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I made some tests of speed to compare MongoDB and CouchDB. Only inserts were while testing. I got MongoDB 15x faster than CouchDB. I know that it is because of sockets vs http. But, it is very interesting for me how can I optimize inserts in CouchDB?

Test platform: Windows XP SP3 32 bit. I used last versions of MongoDB, MongoDB C# Driver and last version of installation package of CouchDB for Windows.


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up vote 11 down vote accepted

For inserting lots of data into the DB in bulk fashion, CouchDB supports bulk inserts which are described in the wiki under HTTP Bulk Document API.

Additionally, check out the delayed_commits configuration option, and the batch=ok option described in the above link. Those options enable similar memory-caching behavior with periodic syncing against he disk.

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You right! It helps very much;) I tried to store 1M data structs within 1000 by 1000 chunks. Speed was extremly high! Thank you guys. Now I have solution;) – Edward83 Jun 3 '10 at 13:37
You're welcome! I will add another more controversial answer next. – JasonSmith Jun 3 '10 at 16:05
Of course, MongoDB also supports bulk inserts... which again make it 15x faster than Couch. – kristina Jun 3 '10 at 19:04

Just to iterate on the sockets vs HTTP and fsync vs in-memory conversation.

By default, MongoDB doesn't return a response on a write call. You just write your data to the socket and assume it's in the DB and available. Under concurrent load this could get backed up and there isn't a good way to know how fast Mongo really is unless you use an optional call that will return a response for the write once the data is available.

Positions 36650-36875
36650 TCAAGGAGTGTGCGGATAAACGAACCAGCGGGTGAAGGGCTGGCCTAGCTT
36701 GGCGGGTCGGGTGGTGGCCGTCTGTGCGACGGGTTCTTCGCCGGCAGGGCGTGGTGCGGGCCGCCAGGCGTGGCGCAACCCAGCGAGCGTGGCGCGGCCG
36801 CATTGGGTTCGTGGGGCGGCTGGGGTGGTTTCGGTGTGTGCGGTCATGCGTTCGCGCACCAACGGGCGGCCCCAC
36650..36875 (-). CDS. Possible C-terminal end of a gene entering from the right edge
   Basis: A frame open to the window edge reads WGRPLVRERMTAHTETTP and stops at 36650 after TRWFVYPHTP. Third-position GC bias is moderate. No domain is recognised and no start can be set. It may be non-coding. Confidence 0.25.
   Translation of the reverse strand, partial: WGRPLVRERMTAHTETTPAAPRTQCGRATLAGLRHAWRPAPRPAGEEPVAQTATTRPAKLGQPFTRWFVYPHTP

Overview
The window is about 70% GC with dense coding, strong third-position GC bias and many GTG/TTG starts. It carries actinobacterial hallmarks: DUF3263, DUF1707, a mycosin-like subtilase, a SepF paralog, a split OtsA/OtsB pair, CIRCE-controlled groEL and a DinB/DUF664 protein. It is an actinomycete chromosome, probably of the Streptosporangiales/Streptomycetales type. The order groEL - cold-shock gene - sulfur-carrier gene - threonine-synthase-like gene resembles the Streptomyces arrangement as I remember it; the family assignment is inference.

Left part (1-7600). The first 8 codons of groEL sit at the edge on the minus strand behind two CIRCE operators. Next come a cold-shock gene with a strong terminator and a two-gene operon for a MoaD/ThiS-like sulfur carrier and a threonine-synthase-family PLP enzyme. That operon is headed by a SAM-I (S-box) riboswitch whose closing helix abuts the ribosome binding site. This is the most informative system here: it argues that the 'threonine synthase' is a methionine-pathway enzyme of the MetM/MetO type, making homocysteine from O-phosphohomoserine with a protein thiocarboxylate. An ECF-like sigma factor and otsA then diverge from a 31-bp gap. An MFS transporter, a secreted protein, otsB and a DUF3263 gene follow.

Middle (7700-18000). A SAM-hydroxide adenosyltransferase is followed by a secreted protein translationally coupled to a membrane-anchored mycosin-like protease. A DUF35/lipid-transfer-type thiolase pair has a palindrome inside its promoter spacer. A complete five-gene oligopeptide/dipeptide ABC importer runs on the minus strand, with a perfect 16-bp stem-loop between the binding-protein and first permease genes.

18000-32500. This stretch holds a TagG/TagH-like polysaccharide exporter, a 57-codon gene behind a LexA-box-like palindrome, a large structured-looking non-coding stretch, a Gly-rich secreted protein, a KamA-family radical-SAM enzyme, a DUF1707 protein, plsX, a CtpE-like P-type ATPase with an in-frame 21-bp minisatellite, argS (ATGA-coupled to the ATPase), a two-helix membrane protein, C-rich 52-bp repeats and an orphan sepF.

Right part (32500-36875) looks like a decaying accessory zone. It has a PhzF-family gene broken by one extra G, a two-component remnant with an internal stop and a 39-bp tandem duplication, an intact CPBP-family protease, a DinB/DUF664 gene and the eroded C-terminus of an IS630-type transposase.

I'm not saying Mongo insert performance isn't faster than Couch, inserting in to memory is a lot faster than fsyncing to disc, the bigger difference here is in the difference in goals MongoDB and CouchDB have about consistency and durability. But all the "performance" tools I've seen for testing Mongo use the default write API so you aren't really testing insert performance you're testing how fast you can flush to a socket.

I've seen a lot of benchmarks that show Mongo as faster than Redis and memcached because they fail to realize that Redis and Memcached return a response when the data is in memory and Mongo does not. Mongo definitely is not faster than Redis :)

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I don't think that the difference between sockets and http is the only difference. The difference is also related to the disk syncs (fsync). This affects durability. MongoDB stores everything in RAM first and it only syncs to disk at certain intervals, unless you explicitly tell MongoDB to do an fsync.

Read about durability and MongoDB: http://blog.mongodb.org/post/381927266/what-about-durability and fsync: http://www.mongodb.org/display/DOCS/fsync+Command

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I forgot about data flushes;) Thank you! – Edward83 Jun 3 '10 at 8:29

Here is an idea I have been thinking about but have not benchmarked. I expect it to be great at certain situations:

  • Insert throughput must be high
  • Fetching individual documents by key is not required
  • All data is fetched through views (possibly a different machine from the one receiving the inserts)

The Plan

Insert batches-of-batches of documents, and use views to serialize them back out nicely.


Consider a log file with a simple timestamp and message string.

0.001 Start